Heavy rain didn’t dampen the enthusiasm of 150 Terry McAuliffe supporters Tuesday morning as the gubernatorial hopeful made his first stump speech in Roanoke at The Wallace Agency, an advertising and marketing firm located in Roanoke’s Industrial Park.
Jobs and the economy was McAuliffe’s overriding theme. He also spoke a message of bipartisanship saying he would welcome bipartisan support in a chief jobs creator position. McAuliffe said, “It matters that we understand the need to diversify and strengthen every region of our economy … we need to put jobs first.”
Reforming the Standards Of Learning would be his first step in improving education he said. “The current once a year, high stakes, multiple choice isn’t working for students, parents or teachers.” He advocated for progress based data instead of “simplistic end of the year one time tests.” Student measurements need to be taken closer to the beginning of the school year to identify where students need improvement.
McAuliffe said public/private partnerships are needed to increase workforce training. Teacher’s non-instructional workload needs to be reduced. “We must attract and retain the best teachers … we need to pay our teachers what they are worth.” McAuliffe said he would make community colleges the engine for workforce development. His other education goals include college tuition cost control and helping already trained veterans back into the workforce.
McAuliffe believes that as Virginians begin to pay attention to his policy initiatives his poll numbers with minorities and women will improve. “We’re going to win this race but it’s going to be a long six months.”
McAuliffe said voters want to know what a governor will do for them. “It’s about putting jobs first and working in a bipartisan way as I did with Governor McDonnell on transportation.” He said his chief jobs creator office will be right next to the governor’s office. “It’s the first person I want to see in the morning and it’s the last person I want to see at night.”
He said that he talks frequently with Republican legislators and he’s talked with Republican Lieutenant Bill Bolling on Medicaid expansion which he supports.
Bolling has said he wants to stay involved and McAuliffe has a place for him if he wants it. “He’s got a wealth of knowledge, he has great relationships, he’s creative and done a great job. I’d love to have him in some roll,” said McAuliffe.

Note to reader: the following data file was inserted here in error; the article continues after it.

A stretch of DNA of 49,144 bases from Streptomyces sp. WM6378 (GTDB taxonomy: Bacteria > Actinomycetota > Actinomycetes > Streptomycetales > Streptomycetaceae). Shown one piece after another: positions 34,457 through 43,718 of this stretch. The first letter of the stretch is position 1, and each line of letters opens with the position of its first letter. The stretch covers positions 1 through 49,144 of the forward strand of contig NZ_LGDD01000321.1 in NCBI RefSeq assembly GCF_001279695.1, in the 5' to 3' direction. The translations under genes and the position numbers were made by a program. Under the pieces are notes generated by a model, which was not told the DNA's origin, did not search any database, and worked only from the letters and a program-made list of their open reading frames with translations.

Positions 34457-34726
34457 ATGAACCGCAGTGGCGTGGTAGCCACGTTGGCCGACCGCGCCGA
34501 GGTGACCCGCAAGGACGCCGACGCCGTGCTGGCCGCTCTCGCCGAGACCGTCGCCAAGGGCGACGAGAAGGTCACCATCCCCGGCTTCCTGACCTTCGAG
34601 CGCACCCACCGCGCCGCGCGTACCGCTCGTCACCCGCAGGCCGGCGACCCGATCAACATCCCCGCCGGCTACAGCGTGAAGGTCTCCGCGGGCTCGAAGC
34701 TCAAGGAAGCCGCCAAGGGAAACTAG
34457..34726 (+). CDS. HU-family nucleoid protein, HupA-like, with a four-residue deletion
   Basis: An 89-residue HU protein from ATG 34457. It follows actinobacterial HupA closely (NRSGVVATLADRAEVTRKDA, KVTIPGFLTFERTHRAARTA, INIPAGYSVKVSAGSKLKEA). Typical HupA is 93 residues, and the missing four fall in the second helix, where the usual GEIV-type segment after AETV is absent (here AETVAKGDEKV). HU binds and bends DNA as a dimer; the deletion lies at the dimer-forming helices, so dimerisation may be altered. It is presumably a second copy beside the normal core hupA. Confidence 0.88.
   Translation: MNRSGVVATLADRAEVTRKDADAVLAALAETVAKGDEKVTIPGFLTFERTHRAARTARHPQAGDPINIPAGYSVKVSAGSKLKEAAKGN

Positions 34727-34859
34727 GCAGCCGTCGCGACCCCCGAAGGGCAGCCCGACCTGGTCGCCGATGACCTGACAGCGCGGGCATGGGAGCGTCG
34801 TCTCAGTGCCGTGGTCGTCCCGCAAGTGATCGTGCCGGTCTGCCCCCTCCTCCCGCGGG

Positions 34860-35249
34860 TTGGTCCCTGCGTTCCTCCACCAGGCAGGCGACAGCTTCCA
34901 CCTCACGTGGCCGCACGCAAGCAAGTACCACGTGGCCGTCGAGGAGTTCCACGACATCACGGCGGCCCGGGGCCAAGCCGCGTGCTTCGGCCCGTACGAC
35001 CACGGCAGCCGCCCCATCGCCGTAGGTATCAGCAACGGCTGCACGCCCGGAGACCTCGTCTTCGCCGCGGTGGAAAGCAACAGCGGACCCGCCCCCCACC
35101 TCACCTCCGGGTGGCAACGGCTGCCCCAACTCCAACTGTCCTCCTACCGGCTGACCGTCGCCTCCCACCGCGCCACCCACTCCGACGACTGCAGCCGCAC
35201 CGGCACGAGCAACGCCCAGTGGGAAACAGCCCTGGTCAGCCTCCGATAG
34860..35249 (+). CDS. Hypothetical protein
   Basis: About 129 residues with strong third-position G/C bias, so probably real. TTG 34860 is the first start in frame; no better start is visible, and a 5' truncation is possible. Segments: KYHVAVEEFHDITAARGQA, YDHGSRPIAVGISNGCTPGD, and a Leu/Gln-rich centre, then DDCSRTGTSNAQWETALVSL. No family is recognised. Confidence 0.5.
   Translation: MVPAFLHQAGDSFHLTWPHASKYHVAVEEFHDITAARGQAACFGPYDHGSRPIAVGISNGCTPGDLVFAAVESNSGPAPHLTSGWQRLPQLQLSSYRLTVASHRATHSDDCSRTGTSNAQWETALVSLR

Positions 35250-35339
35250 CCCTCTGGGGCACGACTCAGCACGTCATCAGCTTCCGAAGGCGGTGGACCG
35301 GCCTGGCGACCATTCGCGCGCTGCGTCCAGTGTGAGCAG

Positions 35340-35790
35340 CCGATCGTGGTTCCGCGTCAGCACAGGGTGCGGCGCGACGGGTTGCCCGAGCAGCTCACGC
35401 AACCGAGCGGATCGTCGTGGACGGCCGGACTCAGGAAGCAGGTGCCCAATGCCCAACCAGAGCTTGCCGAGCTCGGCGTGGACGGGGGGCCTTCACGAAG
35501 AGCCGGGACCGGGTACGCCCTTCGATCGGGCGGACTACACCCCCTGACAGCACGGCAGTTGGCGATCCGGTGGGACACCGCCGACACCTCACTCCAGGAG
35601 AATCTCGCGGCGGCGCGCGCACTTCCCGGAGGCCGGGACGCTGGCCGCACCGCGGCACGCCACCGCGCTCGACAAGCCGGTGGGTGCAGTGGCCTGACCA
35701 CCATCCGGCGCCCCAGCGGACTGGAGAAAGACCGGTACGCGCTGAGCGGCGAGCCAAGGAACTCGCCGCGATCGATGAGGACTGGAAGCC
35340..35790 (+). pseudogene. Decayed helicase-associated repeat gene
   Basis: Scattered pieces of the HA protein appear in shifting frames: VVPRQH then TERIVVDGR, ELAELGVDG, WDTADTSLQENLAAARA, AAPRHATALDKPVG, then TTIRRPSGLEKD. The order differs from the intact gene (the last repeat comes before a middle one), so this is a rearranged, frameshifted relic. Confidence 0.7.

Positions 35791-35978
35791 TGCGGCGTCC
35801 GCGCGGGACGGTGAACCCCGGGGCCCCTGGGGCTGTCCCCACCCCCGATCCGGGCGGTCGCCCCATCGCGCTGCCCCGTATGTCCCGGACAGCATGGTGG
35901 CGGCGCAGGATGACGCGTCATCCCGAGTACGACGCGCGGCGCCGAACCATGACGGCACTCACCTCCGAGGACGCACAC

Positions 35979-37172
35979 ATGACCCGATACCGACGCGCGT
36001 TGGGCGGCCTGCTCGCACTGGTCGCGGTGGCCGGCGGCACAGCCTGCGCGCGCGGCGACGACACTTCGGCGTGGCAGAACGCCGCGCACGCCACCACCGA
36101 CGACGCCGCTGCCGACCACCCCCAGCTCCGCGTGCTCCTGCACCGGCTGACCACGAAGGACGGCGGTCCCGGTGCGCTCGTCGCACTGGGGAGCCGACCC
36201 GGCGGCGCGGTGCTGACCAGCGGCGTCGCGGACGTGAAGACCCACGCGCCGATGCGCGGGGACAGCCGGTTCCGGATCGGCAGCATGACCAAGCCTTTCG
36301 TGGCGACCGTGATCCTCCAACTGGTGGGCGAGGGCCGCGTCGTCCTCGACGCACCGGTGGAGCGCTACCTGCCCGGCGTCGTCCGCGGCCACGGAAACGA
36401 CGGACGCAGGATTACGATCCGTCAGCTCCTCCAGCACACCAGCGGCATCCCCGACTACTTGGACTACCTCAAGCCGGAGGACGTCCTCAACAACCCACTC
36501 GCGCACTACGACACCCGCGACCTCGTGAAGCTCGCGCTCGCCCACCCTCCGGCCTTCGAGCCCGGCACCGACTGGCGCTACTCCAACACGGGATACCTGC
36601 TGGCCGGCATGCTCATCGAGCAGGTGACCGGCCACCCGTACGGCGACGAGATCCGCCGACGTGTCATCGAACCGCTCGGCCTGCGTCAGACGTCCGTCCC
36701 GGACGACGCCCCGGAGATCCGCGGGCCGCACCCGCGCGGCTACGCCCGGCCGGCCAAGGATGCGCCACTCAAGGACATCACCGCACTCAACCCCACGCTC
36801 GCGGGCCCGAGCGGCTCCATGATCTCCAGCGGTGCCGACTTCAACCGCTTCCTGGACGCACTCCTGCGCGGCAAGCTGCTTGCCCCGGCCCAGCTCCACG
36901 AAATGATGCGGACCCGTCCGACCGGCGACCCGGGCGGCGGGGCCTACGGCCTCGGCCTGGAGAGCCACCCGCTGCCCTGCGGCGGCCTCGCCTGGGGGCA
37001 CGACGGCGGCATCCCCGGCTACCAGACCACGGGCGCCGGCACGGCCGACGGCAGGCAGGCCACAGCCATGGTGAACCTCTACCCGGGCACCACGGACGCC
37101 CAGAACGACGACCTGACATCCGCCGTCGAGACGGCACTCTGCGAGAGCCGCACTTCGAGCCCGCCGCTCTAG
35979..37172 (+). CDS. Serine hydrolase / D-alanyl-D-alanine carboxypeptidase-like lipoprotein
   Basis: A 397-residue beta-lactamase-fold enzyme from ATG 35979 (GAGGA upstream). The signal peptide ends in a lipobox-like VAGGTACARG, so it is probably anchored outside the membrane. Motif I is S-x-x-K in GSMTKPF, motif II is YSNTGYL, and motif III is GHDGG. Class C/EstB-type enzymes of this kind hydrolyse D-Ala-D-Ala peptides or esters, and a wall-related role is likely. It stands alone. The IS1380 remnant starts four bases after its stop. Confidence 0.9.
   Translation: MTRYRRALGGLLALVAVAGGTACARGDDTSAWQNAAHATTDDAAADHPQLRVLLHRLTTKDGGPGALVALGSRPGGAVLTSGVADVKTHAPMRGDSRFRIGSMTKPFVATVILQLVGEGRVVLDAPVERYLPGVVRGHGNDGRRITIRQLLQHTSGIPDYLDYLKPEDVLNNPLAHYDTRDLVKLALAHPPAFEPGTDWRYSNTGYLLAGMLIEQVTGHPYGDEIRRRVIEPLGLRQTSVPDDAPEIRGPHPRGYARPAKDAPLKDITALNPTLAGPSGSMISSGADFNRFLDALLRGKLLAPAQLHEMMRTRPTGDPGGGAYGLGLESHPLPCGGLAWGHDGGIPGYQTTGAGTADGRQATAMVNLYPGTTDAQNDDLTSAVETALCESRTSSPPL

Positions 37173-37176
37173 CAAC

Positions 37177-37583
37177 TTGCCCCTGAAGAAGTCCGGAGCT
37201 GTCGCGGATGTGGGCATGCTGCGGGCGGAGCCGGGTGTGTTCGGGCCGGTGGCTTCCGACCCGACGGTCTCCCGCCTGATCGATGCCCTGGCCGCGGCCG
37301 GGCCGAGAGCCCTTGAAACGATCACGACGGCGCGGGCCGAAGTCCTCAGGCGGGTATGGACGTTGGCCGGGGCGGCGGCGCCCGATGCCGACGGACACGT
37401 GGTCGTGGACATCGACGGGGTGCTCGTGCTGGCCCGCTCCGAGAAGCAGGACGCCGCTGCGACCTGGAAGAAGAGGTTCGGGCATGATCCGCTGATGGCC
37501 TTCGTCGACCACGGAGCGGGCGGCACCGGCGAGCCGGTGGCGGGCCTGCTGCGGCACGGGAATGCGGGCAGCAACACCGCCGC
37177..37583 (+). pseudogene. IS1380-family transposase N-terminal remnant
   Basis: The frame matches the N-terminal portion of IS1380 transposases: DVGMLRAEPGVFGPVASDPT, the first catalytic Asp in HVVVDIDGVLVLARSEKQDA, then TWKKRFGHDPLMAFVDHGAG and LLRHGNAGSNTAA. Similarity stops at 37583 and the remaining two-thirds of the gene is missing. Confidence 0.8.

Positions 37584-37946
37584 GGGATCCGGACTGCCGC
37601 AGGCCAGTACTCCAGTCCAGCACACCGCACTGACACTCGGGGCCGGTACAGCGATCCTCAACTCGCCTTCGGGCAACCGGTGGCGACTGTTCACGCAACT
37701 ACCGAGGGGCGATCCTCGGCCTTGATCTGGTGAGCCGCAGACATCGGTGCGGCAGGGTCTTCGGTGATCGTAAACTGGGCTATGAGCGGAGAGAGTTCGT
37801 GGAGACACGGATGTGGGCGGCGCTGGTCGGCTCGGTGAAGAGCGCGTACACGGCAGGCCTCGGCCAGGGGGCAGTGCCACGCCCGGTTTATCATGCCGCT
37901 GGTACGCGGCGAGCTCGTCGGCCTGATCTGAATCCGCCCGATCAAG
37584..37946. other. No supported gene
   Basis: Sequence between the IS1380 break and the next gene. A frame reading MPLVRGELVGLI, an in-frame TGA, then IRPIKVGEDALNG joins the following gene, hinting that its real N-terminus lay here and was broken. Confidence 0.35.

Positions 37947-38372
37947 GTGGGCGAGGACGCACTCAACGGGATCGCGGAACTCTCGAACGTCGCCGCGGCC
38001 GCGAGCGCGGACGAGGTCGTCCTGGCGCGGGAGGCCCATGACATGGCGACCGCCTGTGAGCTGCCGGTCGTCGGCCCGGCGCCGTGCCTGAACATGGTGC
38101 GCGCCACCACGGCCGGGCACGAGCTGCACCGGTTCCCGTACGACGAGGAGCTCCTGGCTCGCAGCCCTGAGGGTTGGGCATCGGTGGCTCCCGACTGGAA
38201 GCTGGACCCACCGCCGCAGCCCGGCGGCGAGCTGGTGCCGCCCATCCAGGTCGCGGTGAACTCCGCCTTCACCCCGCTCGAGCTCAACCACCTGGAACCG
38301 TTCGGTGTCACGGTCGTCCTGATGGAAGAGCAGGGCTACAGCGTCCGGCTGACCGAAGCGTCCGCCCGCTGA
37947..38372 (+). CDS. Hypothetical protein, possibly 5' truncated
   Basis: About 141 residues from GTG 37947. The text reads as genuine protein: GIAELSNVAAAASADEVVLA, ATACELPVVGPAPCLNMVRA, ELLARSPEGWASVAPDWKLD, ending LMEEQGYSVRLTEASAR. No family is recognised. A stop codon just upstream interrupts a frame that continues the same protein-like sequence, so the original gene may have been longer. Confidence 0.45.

Political analyst Dr. Bob Denton thought that McAuliffe had come a long way in four years and that he was now much more specific in his initiatives and policy, saying that McAuliffe blended together the jobs, education and transportation issues together well. Denton thinks his emphasis on bipartisanship will also have a strong appeal. “That’s something that Attorney General Ken Cuccinelli is not quite as successful in.”
Denton called his stump speech “reminiscent of Bob for Jobs” – a disciplined theme of Governor Bob McDonnell four years ago. He hears that same policy tone from McAuliffe. He thinks McAuliffe’s lagging poll numbers may improve over the months with increased name recognition. A recent poll of 1,000 Virginia adults gave Cuccinelli a 46 percent to 41 percent advantage over McAuliffe, who has never held public office and is far less known than the Attorney General.
Neither Cuccinelli nor McAuliffe have the electorates ear right now and that shows up in the polls with undecideds who say they don’t know much about either candidate – especially with McAuliffe who has never held elective office. “This is going to be a base race,” said Denton.
McAuliffe didn’t mention his opponent, Ken Cuccinelli by name but did take a few swipes saying that Cuccinelli attempted to block the bipartisan transportation compromise “at each and every step.” McAuliffe contended that lack of transportation improvements and clogged highways caused Virginia to slip from being the top state to do business in to third place according to CNBC’s ranking.
McAuliffe supports Medicaid expansion while his opponent does not. “My opponent doesn’t want the $21 million dollars over the next seven years.”
On taxes McAuliffe said he wants to look at some of the regressive taxes that disincentive business expansion and discuss options for the business license taxes (BPOL) and the machinery and tools tax. Business license taxes on gross receipts is a disadvantage to startup businesses he said.
Cuccinelli for Governor Spokeswoman Anna Nix sent a preemptive response to McAuliffe’s Roanoke campaign kickoff saying, “Ken Cuccinelli looks forward to contrasting his record of fighting for middle class families – be it through lower taxes, greater government accountability, and access to more and better jobs – versus Terry McAuliffe’s jobs failures, starting with GreenTech Automotive and Franklin Pellets. Making matters worse, McAuliffe has a long record of supporting tax increases on voters in the Commonwealth, including the estate tax that even Tim Kaine opposed.”
By Valerie Garner